Prov. 19:18 literal rendering or interpretation?

Discussion in 'Bible Versions/Translations' started by Logos1560, Jan 6, 2008.

  1. Logos1560

    Logos1560
    Expand Collapse
    Active Member

    Joined:
    Oct 22, 2004
    Messages:
    3,127
    Likes Received:
    2
    Variation is found in the rendering of the second half of Proverbs 19:18 in the translations on the KJV-only view’s line of good Bibles. The 1535 Coverdale’s, 1537 Matthew’s, and 1540 edition of the Great Bible have the following rendering: “but let not thy soul be moved to slay him.” The 1560 Geneva may have been the first to introduce a different rendering: “and let not thy soul spare for his murmuring.” The 1568 Bishops’ Bible may have followed the Geneva with a slight modification: “”and let not thy soul spare for his crying.” The 1611 KJV kept or followed the Bishops’ rendering.

    “But lift not up thy soul to kill him” is the rendering of Haak’s 1657 English translation of the standard 1637 Dutch Bible that is accepted by some KJV-only authors. The 1395 Wycliffe’s Bible rendered it as follows: “but set thou not thy soul to the slaying of him.“

    Which rendering presents more literally what the Hebrew says?

    You may want to check the marginal note in the 1611 edition of the KJV.
     
  2. JFox1

    JFox1
    Expand Collapse
    New Member

    Joined:
    Sep 4, 2005
    Messages:
    737
    Likes Received:
    0
    According to the Pocket Interlniear OT, Volume III, by Jay P. Green, the literal rendering of Proverbs 19:18 from the Hebrew reads, "Chasten your son, for there is hope, and on making him die do not lift your soul."
     
  3. Logos1560

    Logos1560
    Expand Collapse
    Active Member

    Joined:
    Oct 22, 2004
    Messages:
    3,127
    Likes Received:
    2
    The 1611 edition of the KJV has a mark for a marginal note before “for his crying.” This marginal note is as follows: “Or, to his destruction; or, to cause him to die.”
     
  4. Logos1560

    Logos1560
    Expand Collapse
    Active Member

    Joined:
    Oct 22, 2004
    Messages:
    3,127
    Likes Received:
    2
    A marginal note in the NKJV at Proverbs 19:18 maintained that the literal rendering of the last part of the second half of this verse is “to put him to death.” This NKJV marginal note suggested that the rendering “on his crying” is based on “a Jewish tradition.” James D. Price listed this KJV rendering in his chart entitled “unjustifiable emendations influenced by Jewish tradition” (King James Onlyism, p. 580). Price indicates that as “the reading supported by Jewish tradition from the Talmud or medieval Jewish commentaries” (p. 561).
     
  5. Salamander

    Salamander
    Expand Collapse
    New Member

    Joined:
    Jul 2, 2005
    Messages:
    3,965
    Likes Received:
    0
    When taking into consideration of the rest of Scripture, such as "fathers, provoke not thy children to wrath", "thou shalt not kill" ,"The blueness of a wound cleanseth away evil: so do stripes the inward parts of the belly" , I believe any rendering that suggests the death of the child to be in gross error.
     
  6. Deacon

    Deacon
    Expand Collapse
    Well-Known Member
    Supporter

    Joined:
    Aug 23, 2002
    Messages:
    6,970
    Likes Received:
    128
    Chasten thy son while there is hope,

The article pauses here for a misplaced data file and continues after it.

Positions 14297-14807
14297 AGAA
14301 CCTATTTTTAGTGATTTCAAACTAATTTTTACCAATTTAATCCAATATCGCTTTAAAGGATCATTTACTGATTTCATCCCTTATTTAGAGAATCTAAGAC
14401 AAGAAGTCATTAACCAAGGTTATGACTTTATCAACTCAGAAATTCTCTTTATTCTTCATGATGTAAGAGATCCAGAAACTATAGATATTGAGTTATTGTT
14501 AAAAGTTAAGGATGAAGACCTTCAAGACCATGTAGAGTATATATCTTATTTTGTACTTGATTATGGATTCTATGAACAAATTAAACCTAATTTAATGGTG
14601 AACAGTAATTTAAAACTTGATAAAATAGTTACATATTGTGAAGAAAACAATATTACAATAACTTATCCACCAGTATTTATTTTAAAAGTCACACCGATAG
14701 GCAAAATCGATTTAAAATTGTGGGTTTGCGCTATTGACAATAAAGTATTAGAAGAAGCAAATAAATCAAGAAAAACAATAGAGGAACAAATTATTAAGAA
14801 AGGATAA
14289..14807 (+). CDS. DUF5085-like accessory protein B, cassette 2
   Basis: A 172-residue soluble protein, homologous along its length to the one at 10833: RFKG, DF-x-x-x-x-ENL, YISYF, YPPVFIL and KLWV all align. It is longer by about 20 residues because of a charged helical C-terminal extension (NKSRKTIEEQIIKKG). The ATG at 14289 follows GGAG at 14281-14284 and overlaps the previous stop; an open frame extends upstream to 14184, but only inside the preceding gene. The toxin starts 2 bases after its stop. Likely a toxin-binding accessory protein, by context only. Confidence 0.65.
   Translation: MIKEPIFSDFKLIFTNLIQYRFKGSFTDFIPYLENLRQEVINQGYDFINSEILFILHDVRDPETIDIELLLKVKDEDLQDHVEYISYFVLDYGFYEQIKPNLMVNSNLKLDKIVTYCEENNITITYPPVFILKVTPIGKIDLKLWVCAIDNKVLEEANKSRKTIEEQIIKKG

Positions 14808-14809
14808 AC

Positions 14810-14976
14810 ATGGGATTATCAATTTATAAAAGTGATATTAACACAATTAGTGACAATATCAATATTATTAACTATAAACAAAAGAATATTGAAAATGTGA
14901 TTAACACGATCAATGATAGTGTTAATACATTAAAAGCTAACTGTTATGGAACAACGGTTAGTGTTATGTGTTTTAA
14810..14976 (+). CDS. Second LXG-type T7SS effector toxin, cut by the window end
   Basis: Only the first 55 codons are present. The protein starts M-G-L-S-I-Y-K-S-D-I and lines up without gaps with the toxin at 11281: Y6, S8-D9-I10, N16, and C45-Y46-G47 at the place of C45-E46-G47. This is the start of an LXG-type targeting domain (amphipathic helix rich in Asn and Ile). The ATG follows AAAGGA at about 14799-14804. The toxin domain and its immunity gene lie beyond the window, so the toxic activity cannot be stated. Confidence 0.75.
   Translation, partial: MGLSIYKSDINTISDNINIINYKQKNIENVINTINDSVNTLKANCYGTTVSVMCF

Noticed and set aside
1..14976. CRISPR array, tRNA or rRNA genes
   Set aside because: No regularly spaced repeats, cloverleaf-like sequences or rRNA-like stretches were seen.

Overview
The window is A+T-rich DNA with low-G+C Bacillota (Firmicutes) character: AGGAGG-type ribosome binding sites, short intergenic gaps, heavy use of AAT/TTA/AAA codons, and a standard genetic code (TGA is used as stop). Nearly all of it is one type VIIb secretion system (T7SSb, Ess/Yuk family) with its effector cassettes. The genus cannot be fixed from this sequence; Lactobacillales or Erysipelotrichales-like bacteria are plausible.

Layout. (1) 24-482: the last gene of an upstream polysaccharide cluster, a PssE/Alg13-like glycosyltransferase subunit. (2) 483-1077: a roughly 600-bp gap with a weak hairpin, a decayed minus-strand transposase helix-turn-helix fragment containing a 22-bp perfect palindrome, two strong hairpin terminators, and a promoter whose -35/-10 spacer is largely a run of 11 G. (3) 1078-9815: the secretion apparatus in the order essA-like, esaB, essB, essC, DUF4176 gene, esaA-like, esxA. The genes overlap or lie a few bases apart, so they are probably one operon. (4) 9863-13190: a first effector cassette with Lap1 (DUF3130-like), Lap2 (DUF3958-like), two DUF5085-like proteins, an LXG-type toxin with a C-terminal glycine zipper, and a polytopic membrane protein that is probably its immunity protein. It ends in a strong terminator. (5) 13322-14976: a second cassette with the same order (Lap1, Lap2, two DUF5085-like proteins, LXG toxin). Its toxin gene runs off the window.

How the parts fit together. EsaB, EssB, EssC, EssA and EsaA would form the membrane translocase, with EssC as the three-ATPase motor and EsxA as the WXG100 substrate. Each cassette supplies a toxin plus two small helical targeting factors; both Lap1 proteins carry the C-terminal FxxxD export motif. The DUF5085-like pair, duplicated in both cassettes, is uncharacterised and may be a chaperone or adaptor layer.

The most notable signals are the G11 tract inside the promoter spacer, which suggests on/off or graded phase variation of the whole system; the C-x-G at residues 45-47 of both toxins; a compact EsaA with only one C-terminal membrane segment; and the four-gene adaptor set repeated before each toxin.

And let not thy soul spare for his crying.

    Proverbs 19:18 AV 1873

    Sure you can translate nephesh as "soul" here
    ... but is it really needed? :smilewinkgrin:

    When you read the footnote in the KJV, which reads:
    ...and the verse that is footnoted in the KJV, which reads:

    If a man have a stubborn and rebellious son, which will not obey the voice of his father, or the voice of his mother, and that, when they have chastened him, will not hearken unto them:
    then shall his father and his mother lay hold on him, and bring him out unto the elders of his city, and unto the gate of his place;
    and they shall say unto the elders of his city, This our son is stubborn and rebellious, he will not obey our voice; he is a glutton, and a drunkard.
    And all the men of his city shall stone him with stones, that he die: so shalt thou put evil away from among you; and all Israel shall hear, and fear.

    Deuteronomy 21:18-21 AV 1873

    ... And when you study the meaning of the word in question that means either to kill or to die ...

    Then Holman's CSB and Lockman's NASU is closest to a literal translation.
    Nothing "gross" about it!

    Discipline your son while there is hope;
    don’t be intent on killing him.

    Proverbs 19:18 HCSB

    Discipline your son while there is hope,
    And do not desire his death.

    Proverbs 19:18 NASB95

    Now as to the meaning of the verse... here's two different interpretations.

    Discipline your son, for in that there is hope;
    do not be a willing party to his death.

    Proverbs 19:18 NIV

    Discipline your children while there is hope.
    Otherwise you will ruin their lives.

    Proverbs 19:18 NLT

    Rob
     
  7. Logos1560

    Logos1560
    Expand Collapse
    Active Member

    Joined:
    Oct 22, 2004
    Messages:
    3,127
    Likes Received:
    2
    Are you saying that the Church of England translators of the KJV were "in gross error" in their marginal note at Proverbs 19:18?

    Are you suggesting that some of the pre-1611 English Bibles of which the KJV was a revison were "in gross error" at this verse?

    One interpretation or translation of the second half of Proverbs 19:18 indicates that it is the parents' failure to discipline the child that could lead to that child's destruction or death.

    For example, the 1842 revision of the KJV by Baptists rendered the second half of this verse as: “let not thy soul spare to his destruction.” That would be in agreement with the marginal note in the 1611 KJV.
     

Share This Page

Loading...